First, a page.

Joggers warned: be polite
Joggers are being warned to mind their manners when they run around the Imperial Palace in central Tokyo, after a spate of rudeness. Officials say tourists and older visitors to the grounds have complained of runners crashing into them from behind and then trotting off without saying sorry. “In some cases, the victims were jeered at or yelled at by joggers,” said an official from Chiyoda-ku, the ward in Tokyo that is home to the palace. Chiyoda-ku officials have erected signs urging joggers to observe the rules: Yield to pedestrians, run counter-clockwise and be polite.
Chinese sailor arrested
The coast guard yesterday said it had arrested a Chinese crewmember of a Sierra Leone-registered vessel over a collision with a Japanese ship that left five people dead and one missing. Xia Hong-bo, 35, was on duty when the 2,962-tonne Jia Hui collided with the 498-tonne Eifuku Maru No. 18 on Friday, the official said. The bodies of five of those aboard the smaller vessel have been recovered. A sixth man is still missing, a coast guard official said. Xia has been questioned on suspicion of professional negligence over the accident, which off Izuoshima Island. Local media said the suspect had admitted the allegations.
Coalition likely to go on
The country’s two main political parties yesterday looked to have little alternative but to continue their unloved “grand coalition” for another five years after just scraping together a majority in elections. This is unless the conservatives attempt a repeat of their 2000 coalition with the third-placed far-right. In their worst result since 1945, the Social Democrats of Chancellor Werner Faymann, 53, won 27.1 percent, down from 29.3 percent at the last election in 2008, provisional official results showed. The conservative People’s Party, Faymann’s partners since 2008, fell to 23.8 percent from 26 percent.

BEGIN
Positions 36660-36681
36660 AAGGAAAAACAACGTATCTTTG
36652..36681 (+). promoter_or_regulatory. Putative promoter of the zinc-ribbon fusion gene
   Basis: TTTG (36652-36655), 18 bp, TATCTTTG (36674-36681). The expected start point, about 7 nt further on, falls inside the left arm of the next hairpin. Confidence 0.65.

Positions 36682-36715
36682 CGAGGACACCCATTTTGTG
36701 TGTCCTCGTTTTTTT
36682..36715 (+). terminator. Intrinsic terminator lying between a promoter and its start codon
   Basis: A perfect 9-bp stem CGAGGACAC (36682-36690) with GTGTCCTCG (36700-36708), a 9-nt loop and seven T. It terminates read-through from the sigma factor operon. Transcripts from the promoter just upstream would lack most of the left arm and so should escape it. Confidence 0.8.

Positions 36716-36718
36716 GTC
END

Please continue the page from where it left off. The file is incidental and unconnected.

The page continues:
Egypt extends detention
The families of two Canadians staging a hunger strike in an Egyptian prison said on Sunday that Egyptian authorities have extended their detention for another 45 days. Tarek Loubani and John Greyson have been held without charges since Aug. 16, despite diplomatic pressure. The two said in a statement on Saturday that they have been beaten and subjected to degrading treatment since being detained at the height of violent protests in Cairo last month. Loubani, a physician, and Greyson, a filmmaker, were trying to make their way to Gaza when they went to watch the protests by supporters of ousted Egyptian president Mohamed Morsi a few blocks from their hotel. They said they had been beaten and dumped in a squalid, cockroach-infested jail cell crammed with others picked up that day. They said they witnessed more than 50 people die in the unrest.
Rebels, soldiers trade fire
Tuareg separatists exchanged fire with soldiers in the northern town of Kidal on Sunday, residents said, in a sign of escalating tensions three days after National Movement for the Liberation of Azawad (MNLA) rebels ended a ceasefire with the new government. Officials said separatists attacked an army unit stationed outside a bank in the center of the desert town. However, a spokesman for the rebels said it was the soldiers who opened fire on an MNLA vehicle, injuring three men inside. The incident came two days after a grenade attack outside the same bank wounded two soldiers.